After just 18 months of development, Toyota's liquid hydrogen-fueled GR Corolla completed a 24-hour race. Toyota Times visited the genba to discover how this world-first endeavor succeeded.
On May 28, a liquid hydrogen-powered car developed by Toyota completed the NAPAC Fuji SUPER TEC 24 Hours Race, the second round of the 2023 ENEOS Super Taikyu Series.
Competing in a liquid hydrogen-fueled car was itself a world-first undertaking. Despite debuting in the series’ most grueling event, the 24-hour race, Toyota’s team completed 358 laps of Fuji Speedway in Oyama, Shizuoka Prefecture, a distance equaling 1,634 km.
This feat was accomplished after just 18 months of high-speed development, a period of continuous trial and error where every day brought its share of trouble.
Toyota Times reports from the genba, where we closely followed the development journey.
“Unless we start now, the future won’t change”
Let’s wind the clock back a year to the Super Taikyu Fuji 24 Hours in June 2022.
“We still haven’t been able to get it running. We have a long way to go, but the team is motivated and working hard, knowing that unless we start now, the future won’t change.”
This is how GR Vehicle Development Division General Manager Tomoya Takahashi (now GAZOO Racing Company President) described the state of development on the liquid hydrogen-fueled car, which began at the start of 2022.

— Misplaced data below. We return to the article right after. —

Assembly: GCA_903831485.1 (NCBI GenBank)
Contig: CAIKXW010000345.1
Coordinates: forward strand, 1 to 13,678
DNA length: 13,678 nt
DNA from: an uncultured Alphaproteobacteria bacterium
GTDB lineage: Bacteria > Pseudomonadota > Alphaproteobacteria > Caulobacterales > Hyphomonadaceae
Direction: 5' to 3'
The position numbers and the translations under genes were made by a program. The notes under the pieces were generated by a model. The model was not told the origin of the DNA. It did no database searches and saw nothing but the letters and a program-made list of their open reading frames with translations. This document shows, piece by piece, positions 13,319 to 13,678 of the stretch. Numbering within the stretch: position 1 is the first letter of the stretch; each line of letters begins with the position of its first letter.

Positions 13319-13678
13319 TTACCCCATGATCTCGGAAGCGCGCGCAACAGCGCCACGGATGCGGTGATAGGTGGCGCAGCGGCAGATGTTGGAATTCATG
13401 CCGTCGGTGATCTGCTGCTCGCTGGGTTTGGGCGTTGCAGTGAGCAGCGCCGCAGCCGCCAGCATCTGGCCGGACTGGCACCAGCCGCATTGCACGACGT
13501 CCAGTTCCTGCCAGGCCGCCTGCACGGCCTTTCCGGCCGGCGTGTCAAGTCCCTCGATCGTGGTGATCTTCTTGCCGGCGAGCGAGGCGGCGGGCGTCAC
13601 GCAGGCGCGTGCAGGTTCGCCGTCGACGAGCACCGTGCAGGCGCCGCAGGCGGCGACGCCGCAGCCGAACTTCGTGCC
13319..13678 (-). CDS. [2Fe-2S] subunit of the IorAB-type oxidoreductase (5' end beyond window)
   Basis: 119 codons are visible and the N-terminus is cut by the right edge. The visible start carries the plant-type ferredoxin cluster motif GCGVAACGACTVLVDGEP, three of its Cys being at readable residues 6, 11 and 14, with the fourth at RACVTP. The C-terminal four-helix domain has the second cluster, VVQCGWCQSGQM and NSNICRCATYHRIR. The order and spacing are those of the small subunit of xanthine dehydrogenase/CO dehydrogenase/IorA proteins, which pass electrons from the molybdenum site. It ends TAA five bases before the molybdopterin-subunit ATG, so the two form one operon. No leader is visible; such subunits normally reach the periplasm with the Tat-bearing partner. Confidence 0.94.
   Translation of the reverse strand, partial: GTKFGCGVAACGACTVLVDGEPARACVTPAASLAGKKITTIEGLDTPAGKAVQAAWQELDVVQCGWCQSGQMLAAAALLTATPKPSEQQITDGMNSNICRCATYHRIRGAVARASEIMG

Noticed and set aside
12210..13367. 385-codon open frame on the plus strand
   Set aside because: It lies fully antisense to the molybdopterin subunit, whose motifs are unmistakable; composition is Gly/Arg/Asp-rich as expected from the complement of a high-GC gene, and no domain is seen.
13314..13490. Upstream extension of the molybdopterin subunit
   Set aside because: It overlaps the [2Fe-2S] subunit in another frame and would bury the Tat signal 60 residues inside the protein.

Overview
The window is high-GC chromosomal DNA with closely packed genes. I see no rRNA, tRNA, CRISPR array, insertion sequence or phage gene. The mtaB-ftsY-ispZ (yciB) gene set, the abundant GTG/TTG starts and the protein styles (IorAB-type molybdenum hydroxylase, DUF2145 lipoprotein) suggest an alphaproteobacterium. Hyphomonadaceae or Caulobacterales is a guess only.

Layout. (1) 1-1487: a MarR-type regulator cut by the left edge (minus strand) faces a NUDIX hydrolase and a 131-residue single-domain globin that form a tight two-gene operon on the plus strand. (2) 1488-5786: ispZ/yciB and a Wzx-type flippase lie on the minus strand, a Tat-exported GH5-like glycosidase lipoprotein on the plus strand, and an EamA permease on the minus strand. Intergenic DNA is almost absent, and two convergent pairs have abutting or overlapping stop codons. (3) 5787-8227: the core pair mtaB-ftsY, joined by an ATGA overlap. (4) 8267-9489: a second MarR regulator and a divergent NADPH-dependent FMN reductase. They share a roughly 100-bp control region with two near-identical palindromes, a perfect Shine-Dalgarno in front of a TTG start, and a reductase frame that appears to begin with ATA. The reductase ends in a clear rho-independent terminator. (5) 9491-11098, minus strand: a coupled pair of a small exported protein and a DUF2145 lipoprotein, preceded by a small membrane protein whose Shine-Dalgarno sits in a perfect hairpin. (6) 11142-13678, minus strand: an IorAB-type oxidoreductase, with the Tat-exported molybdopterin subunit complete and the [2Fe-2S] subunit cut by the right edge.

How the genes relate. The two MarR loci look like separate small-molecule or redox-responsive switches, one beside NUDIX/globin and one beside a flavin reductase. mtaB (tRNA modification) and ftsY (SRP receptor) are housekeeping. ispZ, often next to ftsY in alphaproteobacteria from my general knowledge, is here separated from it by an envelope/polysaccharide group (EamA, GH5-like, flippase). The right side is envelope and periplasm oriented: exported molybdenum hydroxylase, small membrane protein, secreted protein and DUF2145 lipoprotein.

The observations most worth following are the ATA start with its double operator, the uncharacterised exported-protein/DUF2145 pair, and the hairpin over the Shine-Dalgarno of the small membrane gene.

Only a year after the H2 Corolla first raced on gaseous hydrogen, Toyota was already taking the next step toward decarbonization through motorsports.
Liquid hydrogen’s main advantage is its longer range.
The fuel’s energy density (energy per unit volume) is about 1.7 times that of gaseous hydrogen, allowing the car to drive that much further.
Unlike gaseous hydrogen, liquid does not require high pressurization, allowing greater freedom in tank design* and potentially opening up more space in the rear seat.
*Tanks must be cylindrical to distribute force evenly when high pressurization is required,
On the other hand, maintaining the ultralow temperature of -253°C at which hydrogen liquefies is difficult.
While the existing engine could be used as-is, the tank had to be specially developed with outstanding insulation to keep the hydrogen fuel in its liquid state.
Several new parts were also needed, including a booster pump to deliver the fuel, a vaporizer to heat the fuel and turn it into gas, and a pressure chamber to supply hydrogen to match the driver’s pedal input.
While many parts were still in being developed from scratch, the team’s engineers unveiled a mock-up version of the liquid hydrogen system for the press.
The reasoning was explained by Assistant Manager Ryosuke Yamamoto (GR Vehicle Development Division), who was involved in the development process.
“Though we were already collaborating with many suppliers, we wanted to get more partners on board to refine the technology together and turn it into something significant. We hoped more people would see this and step up to help.”